When we speak of the restriction of immigration, at the present time, we have not in mind measures undertaken for the purpose of straining out from the vast throngs of foreigners arriving at our ports a few hundreds, or possibly thousands of persons, deaf, dumb, blind, idiotic, insane, pauper, or criminal, who might otherwise become a hopeless burden upon the country, perhaps even an active source of mischief. The propriety, and even the necessity of adopting such measures is now conceded by men of all shades of opinion concerning the larger subject. There is even noticeable a rather severe public feeling regarding the admission of persons of any of the classes named above; perhaps one might say, a certain resentment at the attempt of such persons to impose themselves upon us. We already have laws which cover a considerable part of this ground; and so far as further legislation is needed, it will only be necessary for the proper executive department of the government to call the attention of Congress to the subject. There is a serious effort on the part of our immigration officers to enforce the regulations prescribed, though when it is said that more than five thousand persons have passed through the gates at Ellis Island, in New York harbor, during the course of a single day, it will be seen that no very careful scrutiny is practicable.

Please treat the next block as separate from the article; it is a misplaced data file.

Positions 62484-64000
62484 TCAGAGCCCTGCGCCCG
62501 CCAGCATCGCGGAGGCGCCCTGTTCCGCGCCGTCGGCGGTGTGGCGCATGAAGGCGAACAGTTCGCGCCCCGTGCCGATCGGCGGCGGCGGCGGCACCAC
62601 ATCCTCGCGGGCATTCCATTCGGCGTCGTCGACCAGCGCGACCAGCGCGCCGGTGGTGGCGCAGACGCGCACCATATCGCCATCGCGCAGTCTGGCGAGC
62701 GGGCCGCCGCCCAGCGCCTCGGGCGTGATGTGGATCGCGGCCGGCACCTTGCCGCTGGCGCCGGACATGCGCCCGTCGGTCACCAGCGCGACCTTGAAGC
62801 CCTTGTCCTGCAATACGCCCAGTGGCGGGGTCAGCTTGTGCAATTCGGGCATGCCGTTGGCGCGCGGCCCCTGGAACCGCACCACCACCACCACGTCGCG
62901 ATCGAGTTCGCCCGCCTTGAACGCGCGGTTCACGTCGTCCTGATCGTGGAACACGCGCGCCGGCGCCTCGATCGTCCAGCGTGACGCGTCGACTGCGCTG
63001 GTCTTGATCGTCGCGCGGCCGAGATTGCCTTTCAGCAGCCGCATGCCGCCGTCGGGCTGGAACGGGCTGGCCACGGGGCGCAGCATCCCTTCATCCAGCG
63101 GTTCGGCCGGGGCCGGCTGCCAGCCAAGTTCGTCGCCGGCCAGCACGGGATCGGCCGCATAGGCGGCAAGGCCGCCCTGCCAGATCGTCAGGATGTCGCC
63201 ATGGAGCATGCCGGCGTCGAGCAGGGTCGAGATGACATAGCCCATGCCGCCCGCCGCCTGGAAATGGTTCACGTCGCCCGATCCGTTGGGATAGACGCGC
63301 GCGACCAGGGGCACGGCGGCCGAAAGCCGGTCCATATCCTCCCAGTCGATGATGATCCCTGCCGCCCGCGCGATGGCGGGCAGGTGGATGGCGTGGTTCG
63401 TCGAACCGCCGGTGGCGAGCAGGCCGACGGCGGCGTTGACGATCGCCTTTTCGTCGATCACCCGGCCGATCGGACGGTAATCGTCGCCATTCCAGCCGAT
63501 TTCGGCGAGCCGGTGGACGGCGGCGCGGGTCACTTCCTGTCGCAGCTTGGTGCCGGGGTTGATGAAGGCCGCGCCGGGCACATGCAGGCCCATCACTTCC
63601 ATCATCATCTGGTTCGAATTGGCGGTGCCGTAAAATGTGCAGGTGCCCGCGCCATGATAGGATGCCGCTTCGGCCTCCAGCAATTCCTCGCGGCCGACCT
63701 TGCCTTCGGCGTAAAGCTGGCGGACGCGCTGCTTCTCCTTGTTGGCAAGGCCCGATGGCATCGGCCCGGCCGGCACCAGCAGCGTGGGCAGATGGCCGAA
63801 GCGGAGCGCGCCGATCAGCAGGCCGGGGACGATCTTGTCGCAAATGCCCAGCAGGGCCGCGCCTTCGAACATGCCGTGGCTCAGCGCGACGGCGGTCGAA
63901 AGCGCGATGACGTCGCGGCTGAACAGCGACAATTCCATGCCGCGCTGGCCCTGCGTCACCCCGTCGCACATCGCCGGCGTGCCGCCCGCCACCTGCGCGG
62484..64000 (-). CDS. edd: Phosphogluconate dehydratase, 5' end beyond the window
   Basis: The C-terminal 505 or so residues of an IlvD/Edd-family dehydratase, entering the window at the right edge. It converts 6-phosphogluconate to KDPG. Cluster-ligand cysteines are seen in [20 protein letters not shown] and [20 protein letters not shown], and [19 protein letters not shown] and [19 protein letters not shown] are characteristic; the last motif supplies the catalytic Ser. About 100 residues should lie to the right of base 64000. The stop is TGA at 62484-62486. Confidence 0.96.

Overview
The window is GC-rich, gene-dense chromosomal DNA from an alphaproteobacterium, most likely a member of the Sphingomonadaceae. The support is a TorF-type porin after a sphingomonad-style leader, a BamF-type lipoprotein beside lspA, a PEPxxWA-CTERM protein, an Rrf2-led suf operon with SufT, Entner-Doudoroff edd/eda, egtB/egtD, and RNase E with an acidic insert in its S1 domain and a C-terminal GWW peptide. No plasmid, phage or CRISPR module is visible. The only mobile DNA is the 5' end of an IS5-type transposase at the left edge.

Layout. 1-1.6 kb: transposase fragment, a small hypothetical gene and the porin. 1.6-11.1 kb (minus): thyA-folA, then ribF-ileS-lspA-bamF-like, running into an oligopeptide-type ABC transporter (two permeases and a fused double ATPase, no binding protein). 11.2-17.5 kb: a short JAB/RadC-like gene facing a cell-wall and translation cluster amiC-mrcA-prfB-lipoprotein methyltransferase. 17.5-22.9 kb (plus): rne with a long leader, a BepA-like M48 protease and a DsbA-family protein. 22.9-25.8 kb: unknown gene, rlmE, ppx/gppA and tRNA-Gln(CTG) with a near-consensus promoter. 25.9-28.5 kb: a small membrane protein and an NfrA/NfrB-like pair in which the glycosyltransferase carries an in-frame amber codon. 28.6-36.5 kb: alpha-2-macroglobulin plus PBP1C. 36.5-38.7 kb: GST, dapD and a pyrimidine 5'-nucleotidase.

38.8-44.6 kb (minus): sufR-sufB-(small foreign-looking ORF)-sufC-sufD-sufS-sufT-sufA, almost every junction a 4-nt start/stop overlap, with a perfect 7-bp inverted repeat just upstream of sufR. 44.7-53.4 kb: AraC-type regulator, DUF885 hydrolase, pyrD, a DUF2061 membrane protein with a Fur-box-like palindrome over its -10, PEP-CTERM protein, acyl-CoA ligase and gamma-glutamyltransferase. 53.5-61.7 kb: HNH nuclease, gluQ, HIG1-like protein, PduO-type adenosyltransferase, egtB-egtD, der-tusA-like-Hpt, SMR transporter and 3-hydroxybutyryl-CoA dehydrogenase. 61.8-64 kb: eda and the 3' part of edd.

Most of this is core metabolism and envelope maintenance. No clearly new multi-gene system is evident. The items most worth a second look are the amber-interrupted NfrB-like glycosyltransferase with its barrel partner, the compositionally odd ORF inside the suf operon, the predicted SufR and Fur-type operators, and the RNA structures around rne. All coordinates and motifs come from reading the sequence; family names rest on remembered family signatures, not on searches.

It is true that in the past there has been gross and scandalous neglect of this matter on the part both of government and people, here in the United States. For nearly two generations, great numbers of persons utterly unable to earn their living, by reason of one or another form of physical or mental disability, and others who were, from widely different causes, unfit to be members of any decent community, were admitted to our ports without challenge or question. It is a matter of official record that in many cases these persons had been directly shipped to us by states or municipalities desiring to rid themselves of a burden and a nuisance; while it could reasonably be believed that the proportion of such instances was far greater than could be officially ascertained. But all this is of the past. The question of the restriction of immigration to-day does not deal with that phase of the subject. What is proposed is, not to keep out some hundreds, or possibly thousands of persons, against whom lie specific objections like those above indicated, but to exclude perhaps hundreds of thousands, the great majority of whom would be subject to no individual objections; who, on the contrary, might fairly be expected to earn their living here in this new country, at least up to the standard known to them at home, and probably much more. The question to-day is not of preventing the wards of our almshouses, our insane asylums, and our jails from being stuffed to repletion by new arrivals from Europe; but of protecting the American rate of wages, the American standard of living, and the quality of American citizenship from degradation through the tumultuous access of vast throngs of ignorant and brutalized peasantry from the countries of eastern and southern Europe.